West Side community members and education activists are not backing down from their fight against charter school expansion in Chicago.
At a community meeting Monday night, about 40 West Side residents and other organizers pledged to put pressure on their elected officials to oppose proposals for 21 new Chicago Public Schools (CPS) charter schools, including two campuses that would target students in the Austin neighborhood.
“We’re going to start holding our elected officials accountable,” said Valerie Leonard with Westsiders Against All School Closings. “We’re going to start distributing notes of the [community] meetings. We’re going to start distributing our experiences with our elected officials and literally naming names and what they’ve done and what they’ve not done.”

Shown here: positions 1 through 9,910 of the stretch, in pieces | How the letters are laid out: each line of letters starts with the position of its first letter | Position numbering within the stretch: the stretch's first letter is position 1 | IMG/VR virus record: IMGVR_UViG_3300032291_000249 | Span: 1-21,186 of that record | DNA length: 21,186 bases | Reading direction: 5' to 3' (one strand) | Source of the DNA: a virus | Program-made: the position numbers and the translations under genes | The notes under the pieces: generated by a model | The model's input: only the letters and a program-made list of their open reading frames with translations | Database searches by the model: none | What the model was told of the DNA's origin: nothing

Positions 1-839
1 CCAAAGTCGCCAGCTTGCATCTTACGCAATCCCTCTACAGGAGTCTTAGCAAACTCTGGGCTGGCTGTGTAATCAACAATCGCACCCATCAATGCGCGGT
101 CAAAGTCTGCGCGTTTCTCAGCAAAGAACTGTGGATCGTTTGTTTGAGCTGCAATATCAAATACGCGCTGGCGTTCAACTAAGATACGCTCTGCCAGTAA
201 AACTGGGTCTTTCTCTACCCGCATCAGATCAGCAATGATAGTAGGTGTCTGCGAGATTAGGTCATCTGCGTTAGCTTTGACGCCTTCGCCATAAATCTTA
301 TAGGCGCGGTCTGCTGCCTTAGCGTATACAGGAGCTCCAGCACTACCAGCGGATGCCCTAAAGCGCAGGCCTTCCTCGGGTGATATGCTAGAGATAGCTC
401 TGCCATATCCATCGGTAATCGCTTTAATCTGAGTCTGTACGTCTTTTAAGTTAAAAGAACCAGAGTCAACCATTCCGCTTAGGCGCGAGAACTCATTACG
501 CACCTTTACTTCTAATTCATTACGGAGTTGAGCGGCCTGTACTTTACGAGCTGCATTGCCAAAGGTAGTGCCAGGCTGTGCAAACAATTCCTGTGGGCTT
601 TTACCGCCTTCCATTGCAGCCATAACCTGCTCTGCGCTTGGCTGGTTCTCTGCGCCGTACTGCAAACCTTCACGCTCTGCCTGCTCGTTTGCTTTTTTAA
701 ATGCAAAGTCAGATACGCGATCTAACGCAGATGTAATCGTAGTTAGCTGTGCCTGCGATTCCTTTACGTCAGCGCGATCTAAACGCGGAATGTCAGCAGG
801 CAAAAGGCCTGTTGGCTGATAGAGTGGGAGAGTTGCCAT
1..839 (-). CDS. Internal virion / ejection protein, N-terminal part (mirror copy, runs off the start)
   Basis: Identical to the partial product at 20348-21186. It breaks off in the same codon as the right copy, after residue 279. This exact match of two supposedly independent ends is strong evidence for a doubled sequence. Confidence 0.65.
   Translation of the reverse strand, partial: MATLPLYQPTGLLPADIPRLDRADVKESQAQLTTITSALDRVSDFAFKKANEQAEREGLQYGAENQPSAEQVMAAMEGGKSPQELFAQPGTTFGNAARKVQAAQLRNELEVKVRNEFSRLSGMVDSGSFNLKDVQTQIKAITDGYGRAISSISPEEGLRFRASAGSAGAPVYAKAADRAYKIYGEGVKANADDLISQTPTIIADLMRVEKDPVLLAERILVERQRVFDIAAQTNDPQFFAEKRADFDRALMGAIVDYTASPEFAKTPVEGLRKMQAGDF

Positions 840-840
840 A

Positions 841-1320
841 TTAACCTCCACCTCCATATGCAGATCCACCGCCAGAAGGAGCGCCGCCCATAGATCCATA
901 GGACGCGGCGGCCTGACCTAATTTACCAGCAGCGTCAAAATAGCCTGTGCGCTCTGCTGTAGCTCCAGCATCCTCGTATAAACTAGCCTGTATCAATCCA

As a cost-saving measure last year, the Chicago Board of Education voted to close 50 “underutilized” CPS neighborhood schools, including four in Austin. Now, the board is considering applications for a new Chicago Education Partnership elementary school charter in Austin as well as a Noble Charter School Network high school in the neighboring Belmont Cragin community, among other proposals. The board is expected to take up CPS’ recommendations for new charters at its January 22 meeting.
“We know this is a huge mess that we’re in,” said Ellyson Carter, assistant field director at Action Now. “Our elected officials, you’re not going to tell me that they didn’t know what was going on, and I don’t see them speaking up for the people. They are supposed to represent us ... and they are not doing that.”